|Publication number||US5054056 A|
|Application number||US 07/575,208|
|Publication date||Oct 1, 1991|
|Filing date||Aug 29, 1990|
|Priority date||Aug 29, 1990|
|Publication number||07575208, 575208, US 5054056 A, US 5054056A, US-A-5054056, US5054056 A, US5054056A|
|Inventors||William H. Blythe|
|Original Assignee||Bell South Corporation|
|Export Citation||BiBTeX, EndNote, RefMan|
|Patent Citations (2), Referenced by (12), Classifications (9), Legal Events (7)|
|External Links: USPTO, USPTO Assignment, Espacenet|
This invention relates in general to tamper-deterrent devices, and particularly to a tamper-deterrent device configured for insertion within a public telephone unit, in order to deter tampering with the same.
Public telephone units have been in use for many decades. Typically, such public telephone units accept money, normally in the form of coins, in exchange for local or long-distance telephone service. These public telephone units may be located at a variety of sites, which may or may not be supervised. In the case of unsupervised sites, vandals have been known to modify the telephone units in an effort to circumvent the requirement for coin input in order to receive telephone service, or to remove or otherwise retrieve the coins once they have been accepted in exchange for telephone service. One such modification is the drilling of a hole in the side of a telephone unit, and subsequent insertion of an elongate rod or pin in order to facilitize unauthorized diversion of accepted coins to the coin return slot, when the coins should instead be diverted to a coin bank for later removal by authorized personnel. Obviously, such modification is undesirable to those providing the telephone service, as inadequate compensation is received therefor.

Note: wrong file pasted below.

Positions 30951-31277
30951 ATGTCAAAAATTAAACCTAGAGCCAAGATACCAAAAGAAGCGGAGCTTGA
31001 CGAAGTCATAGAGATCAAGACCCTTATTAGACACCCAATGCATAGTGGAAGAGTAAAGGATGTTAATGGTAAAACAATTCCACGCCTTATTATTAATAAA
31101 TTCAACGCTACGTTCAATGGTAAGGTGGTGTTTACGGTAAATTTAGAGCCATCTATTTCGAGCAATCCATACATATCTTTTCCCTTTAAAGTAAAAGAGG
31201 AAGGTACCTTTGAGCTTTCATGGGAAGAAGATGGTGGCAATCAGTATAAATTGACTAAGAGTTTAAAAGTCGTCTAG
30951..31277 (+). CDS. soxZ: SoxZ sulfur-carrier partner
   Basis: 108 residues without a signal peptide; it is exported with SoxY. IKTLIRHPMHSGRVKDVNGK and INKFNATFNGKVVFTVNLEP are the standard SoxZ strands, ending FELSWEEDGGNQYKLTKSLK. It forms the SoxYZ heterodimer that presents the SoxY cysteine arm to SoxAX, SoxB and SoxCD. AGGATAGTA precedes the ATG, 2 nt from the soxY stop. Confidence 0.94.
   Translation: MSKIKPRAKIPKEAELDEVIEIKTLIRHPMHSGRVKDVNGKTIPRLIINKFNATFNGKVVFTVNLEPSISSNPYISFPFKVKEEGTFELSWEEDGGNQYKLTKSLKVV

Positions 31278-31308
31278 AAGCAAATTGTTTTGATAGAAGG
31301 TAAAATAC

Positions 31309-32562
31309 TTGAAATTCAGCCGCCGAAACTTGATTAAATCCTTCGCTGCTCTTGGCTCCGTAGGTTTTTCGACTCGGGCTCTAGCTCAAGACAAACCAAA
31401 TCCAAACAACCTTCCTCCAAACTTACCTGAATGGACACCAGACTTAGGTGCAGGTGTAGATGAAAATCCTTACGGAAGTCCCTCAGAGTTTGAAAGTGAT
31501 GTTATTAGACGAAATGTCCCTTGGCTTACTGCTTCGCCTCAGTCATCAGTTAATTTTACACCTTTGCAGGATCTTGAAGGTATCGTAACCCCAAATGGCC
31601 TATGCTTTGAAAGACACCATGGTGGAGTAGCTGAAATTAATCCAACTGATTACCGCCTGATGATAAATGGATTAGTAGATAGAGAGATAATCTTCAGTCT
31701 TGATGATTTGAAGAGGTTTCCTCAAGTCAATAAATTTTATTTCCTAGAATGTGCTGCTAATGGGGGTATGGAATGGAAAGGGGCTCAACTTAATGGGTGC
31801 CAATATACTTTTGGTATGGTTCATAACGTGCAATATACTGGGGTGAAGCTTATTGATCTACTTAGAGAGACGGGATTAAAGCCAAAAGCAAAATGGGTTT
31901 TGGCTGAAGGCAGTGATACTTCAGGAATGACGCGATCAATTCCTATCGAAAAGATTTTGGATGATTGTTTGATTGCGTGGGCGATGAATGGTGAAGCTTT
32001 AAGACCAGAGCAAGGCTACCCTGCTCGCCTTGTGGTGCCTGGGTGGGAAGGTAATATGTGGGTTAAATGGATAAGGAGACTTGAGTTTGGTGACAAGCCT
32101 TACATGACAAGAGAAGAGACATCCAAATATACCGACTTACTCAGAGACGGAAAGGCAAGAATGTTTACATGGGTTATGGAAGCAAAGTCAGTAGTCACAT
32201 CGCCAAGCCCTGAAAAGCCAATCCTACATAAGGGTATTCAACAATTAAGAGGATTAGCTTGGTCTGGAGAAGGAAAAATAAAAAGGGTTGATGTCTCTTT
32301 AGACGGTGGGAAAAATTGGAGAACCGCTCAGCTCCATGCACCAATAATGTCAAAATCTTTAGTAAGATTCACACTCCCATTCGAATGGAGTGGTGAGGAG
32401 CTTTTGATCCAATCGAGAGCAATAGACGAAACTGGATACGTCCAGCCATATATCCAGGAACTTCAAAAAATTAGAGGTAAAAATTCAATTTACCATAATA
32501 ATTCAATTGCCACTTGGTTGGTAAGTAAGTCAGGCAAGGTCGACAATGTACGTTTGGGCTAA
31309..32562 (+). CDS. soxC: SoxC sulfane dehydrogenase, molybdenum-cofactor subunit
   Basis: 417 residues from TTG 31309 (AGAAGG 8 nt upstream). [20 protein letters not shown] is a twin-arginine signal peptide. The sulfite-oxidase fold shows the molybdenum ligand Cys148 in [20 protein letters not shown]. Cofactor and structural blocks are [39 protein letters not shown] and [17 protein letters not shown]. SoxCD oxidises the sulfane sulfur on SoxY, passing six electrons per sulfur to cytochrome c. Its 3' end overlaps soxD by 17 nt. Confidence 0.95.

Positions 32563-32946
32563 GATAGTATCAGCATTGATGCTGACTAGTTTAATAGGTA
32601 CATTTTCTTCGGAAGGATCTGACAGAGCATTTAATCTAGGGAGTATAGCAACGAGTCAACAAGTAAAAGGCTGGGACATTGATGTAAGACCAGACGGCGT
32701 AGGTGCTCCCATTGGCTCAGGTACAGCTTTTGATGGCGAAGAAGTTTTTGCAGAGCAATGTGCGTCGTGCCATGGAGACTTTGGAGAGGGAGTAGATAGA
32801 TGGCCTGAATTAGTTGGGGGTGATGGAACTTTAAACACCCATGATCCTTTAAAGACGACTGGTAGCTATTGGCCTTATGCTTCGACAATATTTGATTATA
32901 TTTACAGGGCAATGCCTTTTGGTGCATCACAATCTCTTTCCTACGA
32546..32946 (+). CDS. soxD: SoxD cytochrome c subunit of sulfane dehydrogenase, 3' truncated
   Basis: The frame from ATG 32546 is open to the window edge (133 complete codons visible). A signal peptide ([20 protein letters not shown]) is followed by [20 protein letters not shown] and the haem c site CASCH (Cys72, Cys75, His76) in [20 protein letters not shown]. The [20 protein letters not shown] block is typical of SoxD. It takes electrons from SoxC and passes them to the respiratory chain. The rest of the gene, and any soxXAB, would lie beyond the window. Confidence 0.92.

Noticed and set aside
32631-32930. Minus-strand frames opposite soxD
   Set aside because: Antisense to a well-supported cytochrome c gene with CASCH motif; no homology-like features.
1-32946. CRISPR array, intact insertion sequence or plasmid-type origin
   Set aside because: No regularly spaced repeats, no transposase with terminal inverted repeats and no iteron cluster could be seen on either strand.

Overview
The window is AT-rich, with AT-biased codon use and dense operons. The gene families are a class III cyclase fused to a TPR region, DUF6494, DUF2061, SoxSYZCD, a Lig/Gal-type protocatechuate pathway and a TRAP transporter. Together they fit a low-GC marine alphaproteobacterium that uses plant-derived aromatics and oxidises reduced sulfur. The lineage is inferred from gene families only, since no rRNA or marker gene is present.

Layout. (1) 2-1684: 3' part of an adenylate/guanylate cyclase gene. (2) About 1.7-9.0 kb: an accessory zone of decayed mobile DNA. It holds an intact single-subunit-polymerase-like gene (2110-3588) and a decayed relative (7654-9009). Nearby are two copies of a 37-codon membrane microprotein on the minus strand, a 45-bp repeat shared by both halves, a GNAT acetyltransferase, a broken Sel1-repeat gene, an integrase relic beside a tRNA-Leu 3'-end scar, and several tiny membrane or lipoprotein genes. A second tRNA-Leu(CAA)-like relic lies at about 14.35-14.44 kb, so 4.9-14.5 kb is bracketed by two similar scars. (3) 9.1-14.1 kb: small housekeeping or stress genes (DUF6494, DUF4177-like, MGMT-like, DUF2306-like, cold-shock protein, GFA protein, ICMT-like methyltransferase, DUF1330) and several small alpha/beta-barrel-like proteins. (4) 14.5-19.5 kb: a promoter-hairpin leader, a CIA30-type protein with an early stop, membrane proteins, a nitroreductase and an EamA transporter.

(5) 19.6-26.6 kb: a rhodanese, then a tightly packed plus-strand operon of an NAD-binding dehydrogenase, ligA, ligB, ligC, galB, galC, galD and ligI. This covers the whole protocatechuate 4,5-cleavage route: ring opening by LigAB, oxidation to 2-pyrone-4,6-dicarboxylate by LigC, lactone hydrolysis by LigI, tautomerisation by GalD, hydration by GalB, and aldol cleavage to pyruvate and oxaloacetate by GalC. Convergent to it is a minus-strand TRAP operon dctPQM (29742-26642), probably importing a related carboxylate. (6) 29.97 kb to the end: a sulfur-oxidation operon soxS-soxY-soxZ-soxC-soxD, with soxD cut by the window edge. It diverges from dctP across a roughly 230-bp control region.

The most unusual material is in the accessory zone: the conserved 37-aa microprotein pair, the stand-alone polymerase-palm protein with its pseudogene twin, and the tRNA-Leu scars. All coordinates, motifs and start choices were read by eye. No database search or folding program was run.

Consequently, it may be seen that a need exists for a means or device for preventing the above-described modification, which is preferably inexpensive to manufacture and install.